Are you an athlete experiencing pain in your foot or ankle?Are you an athlete experiencing pain in your foot or ankle?
Sprains and strains, oh my!
Foot injuries are very common in runners in the Spring. Several factors play into this; the uneven spring ground, increased mileage or days in a row due to the beautiful weather, and even slippery pavement during our April rains. The foot and ankle are the foundation of the body, thus they take the brunt of your weight or force when you stumble and fall. Most commonly, a sprain occurs when we twist our foot inwards causing it to pull, stretch, or (OUCH!) even tear a ligament or tendon.
What are the Causes
Most commonly a slip and a fall or a twisting motion when the foot is on unstable ground.
-Trouble putting pressure or walking on the foot
Is there anything I can try before seeing a doctor?
While we believe early treatment is important, if you are unable to get right to the doctor or urgent care. Think of the RICE technique.
-Rest the affected area. Stay off the injured foot or ankle until it can be fully evaluated. Do not walk more than the daily necessities and certainly DO NOT EXERCISE or RUN.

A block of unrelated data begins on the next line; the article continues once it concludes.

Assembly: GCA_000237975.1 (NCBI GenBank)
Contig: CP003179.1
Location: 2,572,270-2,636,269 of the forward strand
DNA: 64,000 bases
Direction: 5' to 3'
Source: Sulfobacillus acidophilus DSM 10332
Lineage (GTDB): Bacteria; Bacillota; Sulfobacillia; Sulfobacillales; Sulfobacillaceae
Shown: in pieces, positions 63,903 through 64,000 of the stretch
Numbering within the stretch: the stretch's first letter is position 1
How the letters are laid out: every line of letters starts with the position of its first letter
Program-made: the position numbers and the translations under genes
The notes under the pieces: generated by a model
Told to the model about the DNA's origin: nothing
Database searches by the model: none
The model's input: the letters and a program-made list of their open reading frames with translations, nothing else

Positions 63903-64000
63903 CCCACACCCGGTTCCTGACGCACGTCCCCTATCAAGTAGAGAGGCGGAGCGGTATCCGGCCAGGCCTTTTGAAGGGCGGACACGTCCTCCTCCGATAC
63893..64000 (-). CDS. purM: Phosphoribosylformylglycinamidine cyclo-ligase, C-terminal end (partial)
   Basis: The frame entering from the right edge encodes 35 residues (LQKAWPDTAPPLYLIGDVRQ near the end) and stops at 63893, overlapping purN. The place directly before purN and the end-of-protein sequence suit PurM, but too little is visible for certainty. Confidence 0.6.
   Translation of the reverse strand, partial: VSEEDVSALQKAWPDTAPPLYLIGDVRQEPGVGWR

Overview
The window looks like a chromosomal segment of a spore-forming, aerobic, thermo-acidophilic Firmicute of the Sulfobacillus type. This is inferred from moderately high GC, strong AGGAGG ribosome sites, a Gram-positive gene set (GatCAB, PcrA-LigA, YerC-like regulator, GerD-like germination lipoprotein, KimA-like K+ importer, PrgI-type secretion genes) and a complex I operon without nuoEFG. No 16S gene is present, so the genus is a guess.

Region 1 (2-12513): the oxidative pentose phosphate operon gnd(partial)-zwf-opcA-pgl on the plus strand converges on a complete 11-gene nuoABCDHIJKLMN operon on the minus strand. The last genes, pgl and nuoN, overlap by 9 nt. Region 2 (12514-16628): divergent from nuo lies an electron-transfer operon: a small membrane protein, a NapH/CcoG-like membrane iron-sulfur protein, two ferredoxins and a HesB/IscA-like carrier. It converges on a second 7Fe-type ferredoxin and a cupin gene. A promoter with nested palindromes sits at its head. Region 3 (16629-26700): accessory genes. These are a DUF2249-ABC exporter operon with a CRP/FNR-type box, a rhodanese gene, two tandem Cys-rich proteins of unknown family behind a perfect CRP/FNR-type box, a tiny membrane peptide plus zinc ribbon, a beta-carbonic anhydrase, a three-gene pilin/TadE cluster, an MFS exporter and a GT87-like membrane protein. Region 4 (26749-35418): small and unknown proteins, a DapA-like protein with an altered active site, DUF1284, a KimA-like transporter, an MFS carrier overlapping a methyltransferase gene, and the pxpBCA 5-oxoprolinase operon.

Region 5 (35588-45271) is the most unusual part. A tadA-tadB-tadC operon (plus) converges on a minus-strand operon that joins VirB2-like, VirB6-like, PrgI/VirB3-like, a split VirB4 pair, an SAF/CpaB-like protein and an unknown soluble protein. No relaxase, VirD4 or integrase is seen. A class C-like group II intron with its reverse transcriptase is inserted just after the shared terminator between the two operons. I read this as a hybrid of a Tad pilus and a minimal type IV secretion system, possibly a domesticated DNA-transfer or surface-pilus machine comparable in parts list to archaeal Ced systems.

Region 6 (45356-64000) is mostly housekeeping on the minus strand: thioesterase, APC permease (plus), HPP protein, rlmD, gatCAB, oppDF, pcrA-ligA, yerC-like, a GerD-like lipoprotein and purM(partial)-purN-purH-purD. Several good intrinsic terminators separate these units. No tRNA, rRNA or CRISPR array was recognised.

- Apply ice to the affected area as soon as possible. Then continue for 10–15 minutes every few hours. This will help decrease the swelling and pain.
-Compression: Wrap an Ace wrap around the affected foot or ankle. The wrapping should be snug, but not so tight as to cut off the blood supply. Your toes should always be pink and you should be able to wiggle them.
- Elevate the affected extremity on a couple of pillows.
How do I know its time to come to see you at Prairie Path Foot and Ankle Clinic?
We are podiatrists and we specialize in the care and treatment of the foot and ankle. We see many athletes and we know how important it is to get you back to Running or your sport of choice!
Increasing pain, swelling, bruising, redness, or difficulty walking after an injury are all reasons to seek care sooner rather than later.
How do you Diagnosis it?
You will have a thorough examination of your feet and ankles and a complete medical history. You will also likely have xrays and possibly and MRI or ultrasound to determine the severity of your injury and guide treatment. Its important to do these tests to make sure it isn't a fracture/broken bone or a tear.
How do you Treat it?
Treatment will depend on what your diagnosis is. Often involves immobilization with a walking boot or ankle brace, icing, anti-inflammatory medication and time off your running regimen. Occaissionally, injuries are so severe that surgery or casting is needed.
In the end remember to be smart about your injury, always err on the side of caution and come on in and see one of our doctors at Prairie Path Foot and Ankle Clinic. Our goal is always to get you back to activity as soon as possible and we save time in our schedules EVERY WEEKDAY for emergencies just like this!